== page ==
• Caleb Atemi

He fell on his knees as soon as he saw Mama. He held Mama’s bag to his chest and started crying

And Mama Cried!

Mama cried. She broke down as soon as she entered the house. She was inconsolable. Bloodied, muddied and terrified, she narrated her horrifying moments in the hands of a panga wielding attacker.

It was around 8 in the night. Mama alighted from a matatu at the Ebwali stage along the Majengo-Luanda road and began her descent down the Wandachu river valley. In those days, Bunyore was covered in thick foliage of forest and river reeds.

It was dark and heavy rains were pounding the land of Abaingu. Mama walked slowly trying to avoid slippery and treacherous ground. This is the same route she took many years earlier when I sat in her womb and a black forest cobra chased her. She had however long forgotten that dreadful day.

Mama had just crossed the river and started the uphill climb when suddenly a dark figure emerged from the trees with a blinding flash light: “Wewe mama simama hapo. Toa pesa yote uliyo nayo” (Hey woman stop right there. Give me all the money in your possession”) a man barked.

He started raining punches and kicks on her. Then he pulled out a long sharp panga from a sack he had under his feet. He flashed his torch on the panga to ensure his victim saw the sharpness of his weapon. He proceeded to slap her on the face with the flat side of the panga.

After a dreadful eternity, he snatched from her hands her most valuable possession. Her handbag. The multi-coloured handbag was Mama’s own masterpiece. Her own work of art. It had taken her many months of slow, meticulous work to create the bag from different beads.

Mama may not have gone far in formal school education but the short tailoring course she undertook brought forth the great gift she had with her hands. All the clothes and sweaters we wore were a produce of her skilful weaving and knitting.

The attacker then kicked her in the stomach sending her sprawling. He disappeared into the dark as suddenly as he had appeared. Mama slowly and painfully picked herself up and somehow found her way home. It was still raining but even in her tears she thanked God for sparing her life.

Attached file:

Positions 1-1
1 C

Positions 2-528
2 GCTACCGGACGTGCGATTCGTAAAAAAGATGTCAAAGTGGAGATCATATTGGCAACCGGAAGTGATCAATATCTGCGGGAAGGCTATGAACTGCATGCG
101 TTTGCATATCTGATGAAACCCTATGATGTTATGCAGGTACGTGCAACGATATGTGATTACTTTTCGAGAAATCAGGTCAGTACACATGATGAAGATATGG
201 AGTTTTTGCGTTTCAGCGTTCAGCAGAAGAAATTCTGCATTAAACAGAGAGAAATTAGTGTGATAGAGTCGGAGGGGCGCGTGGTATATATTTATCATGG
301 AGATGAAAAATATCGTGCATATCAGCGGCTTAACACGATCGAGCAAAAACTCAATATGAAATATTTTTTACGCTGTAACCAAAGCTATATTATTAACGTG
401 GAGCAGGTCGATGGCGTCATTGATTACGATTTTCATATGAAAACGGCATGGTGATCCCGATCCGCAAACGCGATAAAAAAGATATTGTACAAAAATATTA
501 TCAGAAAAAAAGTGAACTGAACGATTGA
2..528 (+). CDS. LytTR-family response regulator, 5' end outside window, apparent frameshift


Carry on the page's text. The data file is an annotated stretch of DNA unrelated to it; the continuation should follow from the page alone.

Praying for the enemy

Her story stirred up fury in us. We wanted to pick up weapons and go after the assailant but she pleaded with us not embark on such a foolish and futile expedition: “My children it is foolish and unwise to venture into the night. After all who says the attacker will be standing there waiting for you. I will put this matter to prayer”. She said dismissing our protests.

Mama went on her knees. She started pleading with God to have mercy on the young robber. She asked the Almighty God to forgive her attacker and mend his ways. I shook my head as I retired in to slumber-land. I could not understand my mother. How could she ask God to grant her such favours? Instead of asking Him to rain fire and brimstone on the pin headed thug she was pleading for mercy?

For seven days and seven nights Mama prayed and fasted. She survived on water and occasional porridge. She would even miss her favourite tea, chai tikni, tea brewed in milk and water until it turned golden brown.

Then the unbelievable happened. On the seventh night while Mama was on her knees, I heard a raspy sound at the door. The door to our small grass thatched hut was neither wooden nor metallic. It was a simple structure made from reeds that the Abanyore use in making traditional mats. It was merely a symbolic gadget which could not even withstand the push of an angry goat.

I stood to open it but hesitated just in case I had heard my own things. The sound came again. I slowly opened the door and a young man, looking terrified and gasping for breath burst into the house.

He fell on his knees as soon as he saw Mama. He held Mama’s bag to his chest and started crying:”Mama please forgive me. Forgive me for robbing you and attacking you. Forgive me for the pain I inflicted on you. I have neither slept nor eaten since I attacked you. I need my peace back. Here is your bag with all its contents intact.” He pleaded in Kinyore

“Stand up my son. I forgave you the same night you attacked me.” She placed her hand on his shoulder and prayed for him then set him free. The young man scampered from the house and melted into the darkness. It was clear he had seen the most terrifying apparition and was fleeing for his life.

In his confession he said he knew no peace during those seven days and seven nights that Mama prayed and fasted. He therefore started a house to house search for the owner of the bag. The nightmares and restlessness made his life unbearable. Eventually he found some woman who recognised Mama’s precious bag and gave him directions.

My quarrel with Mama is that she should have allowed us to punish her tormentor. Some beating would surely have taught him a lesson. However, she reminded us that forgiveness and prayer are extremely powerful weapons:” See what God did to him. He knew neither peace nor happiness and deeply regrets his actions” said Mama

I was delighted to see my good Mama back to being herself. She was soon back to her happy, hilarious self-sitting us through the nights with stories of yore. Mama never cried in vain. Her tears and prayers always bore fruits. Her prayers were profound!

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